PRINT September 2004


Rem Koolhaas

THE IRONY OF Rem Koolhaas’s monumental 1995 S, M, L, XL was the relative paucity of the architect’s realized work in any of those sizes. The book had a mirror-world quality, as though the former journalist, waiting for the accrual of his reputation and for a favorable economy, were anticipatorily remaking the world in print (and blueprint). S, M, L, XL dwarfed the tomes of many a more-built architect. It’s as if the book were the building.

Eight years on, Koolhaas’s Office for Metropolitan Architecture (OMA) has found itself with an expanding global portfolio of built works, so it’s with a whiff of whimsy that Content, a “product of the moment,” should be presented not as a coffee-table paean to their constructions but as a “dense, cheap, disposable” pulp novel/magazine that’s bound to give bookstore clerks filing paralysis. The hijinks begin straightaway: It’s not merely that the first few pages of this Taschen art “book” are ads but that their content seems to perversely play on the topics discussed later. One ad, for Prada, shows a street vendor hunched over a blanket of bootleg handbags; another, by the Nigerian government, announces, “Lagos: Center of Excellence.” They could almost be parodies: The first, some in-joke about aura and use-value culled from Koolhaas’s anthropological brand work for Miuccia Prada; the second, a particular howler in light of the book’s later mention of Nigeria’s standing as the world’s second most corrupt society (after Bangladesh).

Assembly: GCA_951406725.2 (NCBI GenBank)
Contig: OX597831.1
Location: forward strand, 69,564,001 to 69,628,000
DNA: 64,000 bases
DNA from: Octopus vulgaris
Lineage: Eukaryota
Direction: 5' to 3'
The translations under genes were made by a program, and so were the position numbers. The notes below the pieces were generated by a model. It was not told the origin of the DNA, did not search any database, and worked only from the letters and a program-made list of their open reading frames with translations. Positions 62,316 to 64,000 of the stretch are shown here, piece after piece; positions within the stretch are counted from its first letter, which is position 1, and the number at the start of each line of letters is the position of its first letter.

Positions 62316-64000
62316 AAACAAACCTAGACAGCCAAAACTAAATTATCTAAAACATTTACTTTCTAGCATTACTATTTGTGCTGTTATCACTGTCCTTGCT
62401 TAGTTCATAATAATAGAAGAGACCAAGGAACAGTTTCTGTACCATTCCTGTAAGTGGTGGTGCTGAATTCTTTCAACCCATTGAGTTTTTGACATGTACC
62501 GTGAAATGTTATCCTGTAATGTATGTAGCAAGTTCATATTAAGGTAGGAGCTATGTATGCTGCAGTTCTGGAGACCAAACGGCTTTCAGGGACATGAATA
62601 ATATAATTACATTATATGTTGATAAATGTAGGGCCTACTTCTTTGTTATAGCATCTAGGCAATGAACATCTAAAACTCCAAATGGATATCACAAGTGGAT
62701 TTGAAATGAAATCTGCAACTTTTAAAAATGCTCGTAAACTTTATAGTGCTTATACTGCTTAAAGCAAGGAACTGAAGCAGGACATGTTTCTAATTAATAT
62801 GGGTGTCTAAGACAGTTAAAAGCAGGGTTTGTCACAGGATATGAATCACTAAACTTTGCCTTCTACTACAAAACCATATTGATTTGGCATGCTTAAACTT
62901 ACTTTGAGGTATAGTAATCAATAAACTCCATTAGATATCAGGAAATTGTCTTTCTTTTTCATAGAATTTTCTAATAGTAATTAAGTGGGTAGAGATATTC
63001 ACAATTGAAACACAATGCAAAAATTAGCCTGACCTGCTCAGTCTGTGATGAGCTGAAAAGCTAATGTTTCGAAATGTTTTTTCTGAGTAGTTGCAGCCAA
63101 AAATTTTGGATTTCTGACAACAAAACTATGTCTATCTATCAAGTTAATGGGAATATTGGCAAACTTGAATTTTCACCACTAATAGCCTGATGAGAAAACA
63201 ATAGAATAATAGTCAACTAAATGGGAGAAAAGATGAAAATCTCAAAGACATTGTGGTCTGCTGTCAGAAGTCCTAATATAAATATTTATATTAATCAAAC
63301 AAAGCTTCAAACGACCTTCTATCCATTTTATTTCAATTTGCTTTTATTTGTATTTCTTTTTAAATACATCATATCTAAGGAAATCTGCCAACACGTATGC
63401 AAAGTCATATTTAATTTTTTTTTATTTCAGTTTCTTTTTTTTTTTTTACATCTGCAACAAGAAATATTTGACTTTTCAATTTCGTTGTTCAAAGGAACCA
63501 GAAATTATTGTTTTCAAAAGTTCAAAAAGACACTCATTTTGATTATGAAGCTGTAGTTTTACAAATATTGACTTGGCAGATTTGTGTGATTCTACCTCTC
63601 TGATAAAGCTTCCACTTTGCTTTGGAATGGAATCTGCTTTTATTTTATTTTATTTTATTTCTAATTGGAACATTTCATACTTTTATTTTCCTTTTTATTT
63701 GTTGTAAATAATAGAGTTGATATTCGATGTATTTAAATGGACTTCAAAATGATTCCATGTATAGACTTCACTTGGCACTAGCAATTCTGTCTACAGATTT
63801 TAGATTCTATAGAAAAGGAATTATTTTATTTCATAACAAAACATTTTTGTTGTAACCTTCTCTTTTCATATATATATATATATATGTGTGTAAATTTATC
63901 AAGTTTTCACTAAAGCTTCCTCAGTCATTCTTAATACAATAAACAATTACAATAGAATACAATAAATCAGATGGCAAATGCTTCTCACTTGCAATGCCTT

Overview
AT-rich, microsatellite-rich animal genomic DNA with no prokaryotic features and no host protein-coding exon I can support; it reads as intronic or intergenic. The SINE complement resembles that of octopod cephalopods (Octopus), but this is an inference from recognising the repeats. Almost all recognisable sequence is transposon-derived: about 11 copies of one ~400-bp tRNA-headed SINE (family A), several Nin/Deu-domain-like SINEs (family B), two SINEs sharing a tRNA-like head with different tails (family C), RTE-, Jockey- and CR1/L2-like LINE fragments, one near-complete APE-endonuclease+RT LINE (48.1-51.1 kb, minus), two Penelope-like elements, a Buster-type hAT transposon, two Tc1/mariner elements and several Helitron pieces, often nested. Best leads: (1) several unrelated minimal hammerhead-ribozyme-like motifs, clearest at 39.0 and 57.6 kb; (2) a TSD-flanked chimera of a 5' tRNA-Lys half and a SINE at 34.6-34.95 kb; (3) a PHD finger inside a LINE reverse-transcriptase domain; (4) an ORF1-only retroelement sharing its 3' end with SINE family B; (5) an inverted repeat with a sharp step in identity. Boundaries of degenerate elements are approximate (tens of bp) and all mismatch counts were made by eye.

Content is, thankfully, more than mere self-promotion—it includes an intriguing piece on cold-war propaganda in Africa, an expedition to utopian-era Moscow, and a worthy interview revisiting the authors of Learning from Las Vegas (1972). But the book ultimately feels like a frenzied series of embattled dispatches from an age of architectural anxiety. Here is Rem, standing in the historical shadows of the Seagram Building, lamenting the lapsed stature of architecture: “When we were invited by the grandson of the tycoon who commissioned Mies to emulate that effort less than 50 years later, the budget per square foot was one fifth of the earlier building. Had architecture suffered an 80% loss of (self) worth?” Here is Rem at the Illinois Institute of Technology, throwing Miesian cocktails on the streets of Chicago: “Mies needs to be protected from his defenders. . . . Is the magician responsible for the lack of intelligence of his believers?” Koolhaas magnanimously allows himself to be roasted occasionally, if only to further the mystique. One article chides: “Now, be frank. . . . Weren’t you disappointed by the Prada book, more a blown-up PR handout than the self-aware volume one expects from an accomplished writer and brilliant designer?” The most thrilling outing is Koolhaas’s own “Junkspace,” a ten-page tour de force whose frantic, elliptical koans are among the most emblematic renderings of the age I’ve seen. (Koolhaas’s words perfectly capture the sensation I had standing in Las Vegas’s Venetian Hotel, lost amid the Carrara marble, the faux canals, and his failed Guggenheim space: “The more we inhabit the palatial, the more we seem to dress down. A stringent dress code—last spasm of etiquette?—governs access to Junkspace: short, sneaker, sandal, shell suit, fleece, jean, parka, backpack.”)